Naloxone scarce at pharmacies in NJ cities hurting from opioid crisis, researchers find

A study by researchers at Rutgers New Jersey Medical School found that pharmacies in larger and less affluent New Jersey cities lacked supplies of naloxone. Researchers contacted all of the pharmacies in 10 NJ cities in 2017 to determine if they had the generic or brand name version of naloxone in stock.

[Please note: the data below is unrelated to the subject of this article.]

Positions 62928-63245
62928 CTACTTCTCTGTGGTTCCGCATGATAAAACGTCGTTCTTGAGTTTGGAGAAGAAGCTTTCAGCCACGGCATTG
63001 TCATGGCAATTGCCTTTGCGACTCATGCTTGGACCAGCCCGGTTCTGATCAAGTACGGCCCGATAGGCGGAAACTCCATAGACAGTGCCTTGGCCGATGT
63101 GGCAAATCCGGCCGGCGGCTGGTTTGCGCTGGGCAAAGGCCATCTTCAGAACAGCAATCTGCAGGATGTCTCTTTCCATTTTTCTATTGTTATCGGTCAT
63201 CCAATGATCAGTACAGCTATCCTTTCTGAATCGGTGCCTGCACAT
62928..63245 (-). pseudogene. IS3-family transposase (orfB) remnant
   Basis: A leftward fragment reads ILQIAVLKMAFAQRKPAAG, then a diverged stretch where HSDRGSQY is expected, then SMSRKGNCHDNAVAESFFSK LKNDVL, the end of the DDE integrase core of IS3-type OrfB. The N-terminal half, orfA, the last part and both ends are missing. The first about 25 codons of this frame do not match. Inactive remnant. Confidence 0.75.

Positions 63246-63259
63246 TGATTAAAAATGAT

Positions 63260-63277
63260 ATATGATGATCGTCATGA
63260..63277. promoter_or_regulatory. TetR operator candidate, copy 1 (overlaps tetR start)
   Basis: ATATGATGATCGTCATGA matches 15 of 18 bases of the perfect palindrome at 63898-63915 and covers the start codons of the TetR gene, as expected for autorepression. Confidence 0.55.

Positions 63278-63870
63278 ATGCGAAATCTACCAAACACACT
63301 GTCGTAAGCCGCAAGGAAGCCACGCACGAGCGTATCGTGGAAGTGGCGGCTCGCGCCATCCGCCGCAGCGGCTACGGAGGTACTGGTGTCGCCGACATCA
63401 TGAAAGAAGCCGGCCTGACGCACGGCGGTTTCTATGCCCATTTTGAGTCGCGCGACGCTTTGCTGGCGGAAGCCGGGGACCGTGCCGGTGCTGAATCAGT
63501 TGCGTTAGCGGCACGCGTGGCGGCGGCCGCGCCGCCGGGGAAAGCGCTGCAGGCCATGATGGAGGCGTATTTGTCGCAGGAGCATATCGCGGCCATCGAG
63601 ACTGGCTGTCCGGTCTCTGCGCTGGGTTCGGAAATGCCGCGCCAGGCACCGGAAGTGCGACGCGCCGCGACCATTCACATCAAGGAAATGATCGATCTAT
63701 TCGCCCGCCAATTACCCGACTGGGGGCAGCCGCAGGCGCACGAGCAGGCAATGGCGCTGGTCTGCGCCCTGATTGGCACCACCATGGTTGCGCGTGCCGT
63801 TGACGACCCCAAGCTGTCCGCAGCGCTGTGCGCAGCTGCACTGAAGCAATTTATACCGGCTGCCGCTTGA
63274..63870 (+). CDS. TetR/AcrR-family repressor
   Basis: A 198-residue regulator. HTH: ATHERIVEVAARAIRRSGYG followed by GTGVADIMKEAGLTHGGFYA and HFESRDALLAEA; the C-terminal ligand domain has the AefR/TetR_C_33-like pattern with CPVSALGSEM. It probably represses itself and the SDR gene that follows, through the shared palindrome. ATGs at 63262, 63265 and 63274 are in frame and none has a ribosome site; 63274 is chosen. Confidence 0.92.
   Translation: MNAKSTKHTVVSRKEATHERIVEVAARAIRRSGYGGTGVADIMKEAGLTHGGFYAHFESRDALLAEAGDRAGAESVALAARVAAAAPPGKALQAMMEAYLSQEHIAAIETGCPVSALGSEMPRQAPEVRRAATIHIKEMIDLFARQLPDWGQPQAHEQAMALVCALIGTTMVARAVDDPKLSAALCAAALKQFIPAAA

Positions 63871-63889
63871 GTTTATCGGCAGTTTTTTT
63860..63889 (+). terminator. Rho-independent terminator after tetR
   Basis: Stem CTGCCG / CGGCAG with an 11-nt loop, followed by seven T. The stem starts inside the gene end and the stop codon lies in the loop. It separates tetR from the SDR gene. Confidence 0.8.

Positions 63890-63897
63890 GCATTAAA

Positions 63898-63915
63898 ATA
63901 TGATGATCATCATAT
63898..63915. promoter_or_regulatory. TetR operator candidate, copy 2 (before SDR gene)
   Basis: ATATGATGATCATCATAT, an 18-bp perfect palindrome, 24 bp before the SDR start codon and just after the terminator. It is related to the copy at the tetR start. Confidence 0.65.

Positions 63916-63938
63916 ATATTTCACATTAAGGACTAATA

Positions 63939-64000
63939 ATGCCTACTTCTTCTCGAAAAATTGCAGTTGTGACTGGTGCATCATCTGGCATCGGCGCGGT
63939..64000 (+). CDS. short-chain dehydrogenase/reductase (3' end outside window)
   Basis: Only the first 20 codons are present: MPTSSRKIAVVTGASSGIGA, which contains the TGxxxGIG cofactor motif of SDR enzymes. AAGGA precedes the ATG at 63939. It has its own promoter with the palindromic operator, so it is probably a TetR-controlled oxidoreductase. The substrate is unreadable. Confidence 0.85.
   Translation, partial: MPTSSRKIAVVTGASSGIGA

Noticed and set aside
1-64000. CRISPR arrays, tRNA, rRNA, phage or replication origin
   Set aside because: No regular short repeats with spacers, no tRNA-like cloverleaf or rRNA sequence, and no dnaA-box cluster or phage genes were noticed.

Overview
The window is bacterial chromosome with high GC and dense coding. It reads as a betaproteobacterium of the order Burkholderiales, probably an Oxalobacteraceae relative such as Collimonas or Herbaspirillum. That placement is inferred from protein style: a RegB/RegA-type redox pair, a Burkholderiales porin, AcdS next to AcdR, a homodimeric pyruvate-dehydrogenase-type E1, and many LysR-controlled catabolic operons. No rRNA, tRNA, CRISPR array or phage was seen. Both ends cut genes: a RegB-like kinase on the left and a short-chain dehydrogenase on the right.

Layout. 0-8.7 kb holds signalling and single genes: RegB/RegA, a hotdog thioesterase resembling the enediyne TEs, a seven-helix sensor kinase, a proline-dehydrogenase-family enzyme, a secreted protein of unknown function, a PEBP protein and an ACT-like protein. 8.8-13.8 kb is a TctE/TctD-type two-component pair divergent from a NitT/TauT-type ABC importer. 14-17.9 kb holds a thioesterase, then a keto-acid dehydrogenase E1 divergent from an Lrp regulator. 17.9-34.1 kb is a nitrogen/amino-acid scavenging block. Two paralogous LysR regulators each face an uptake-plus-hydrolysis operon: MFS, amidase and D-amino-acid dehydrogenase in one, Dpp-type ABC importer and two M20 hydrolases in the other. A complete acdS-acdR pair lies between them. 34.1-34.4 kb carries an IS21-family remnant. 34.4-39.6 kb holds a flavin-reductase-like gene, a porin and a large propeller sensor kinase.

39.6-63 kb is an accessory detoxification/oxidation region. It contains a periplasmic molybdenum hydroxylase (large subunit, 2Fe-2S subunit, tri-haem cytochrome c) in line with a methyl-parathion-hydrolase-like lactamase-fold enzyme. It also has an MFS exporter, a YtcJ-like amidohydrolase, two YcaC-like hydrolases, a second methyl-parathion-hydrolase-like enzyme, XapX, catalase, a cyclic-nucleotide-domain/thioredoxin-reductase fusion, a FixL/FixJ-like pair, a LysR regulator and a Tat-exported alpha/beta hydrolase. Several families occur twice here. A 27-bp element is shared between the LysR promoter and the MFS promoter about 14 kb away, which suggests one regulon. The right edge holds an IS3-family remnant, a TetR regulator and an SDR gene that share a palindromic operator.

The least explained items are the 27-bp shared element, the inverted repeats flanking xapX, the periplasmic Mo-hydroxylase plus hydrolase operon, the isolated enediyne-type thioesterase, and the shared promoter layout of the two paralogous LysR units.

A study by researchers at Rutgers New Jersey Medical School found that pharmacies in larger and less affluent New Jersey cities lacked supplies of naloxone. Researchers contacted all of the pharmacies in 10 NJ cities in 2017 to determine if they had the generic or brand name version of naloxone in stock. Only one out of the six pharmacies in Atlantic City said it had naloxone in stock, the study found, and only one pharmacy out of every four in Camden did. While Camden had the lowest median household income of the 10 cities studied, Little Silver had the highest income, and two out of the town's three pharmacies had naloxone on their shelves. Senior study author Diane Calello, medical director of the New Jersey Poison Control Center, observes: "If you're asking somebody in a lower-income area to go in and buy an antidote that they may never need, that's a big ask. Although I don't know, that probably impacts stocking decisions in pharmacies in those areas." Gail Scott, manager of the Substance Use Disorders Institute at the University of the Sciences in Philadelphia, also points out that when people request naloxone under a standing order, it is often for a family member or a friend, so pharmacists may be reluctant to bill the customer's insurance policy. Scott notes that some insurers have policies allowing naloxone dispensed to "third-party caregivers" to be covered, and says more needs to be done to help pharmacists sift through the confusion around policies for dispensing and billing for naloxone under a standing order.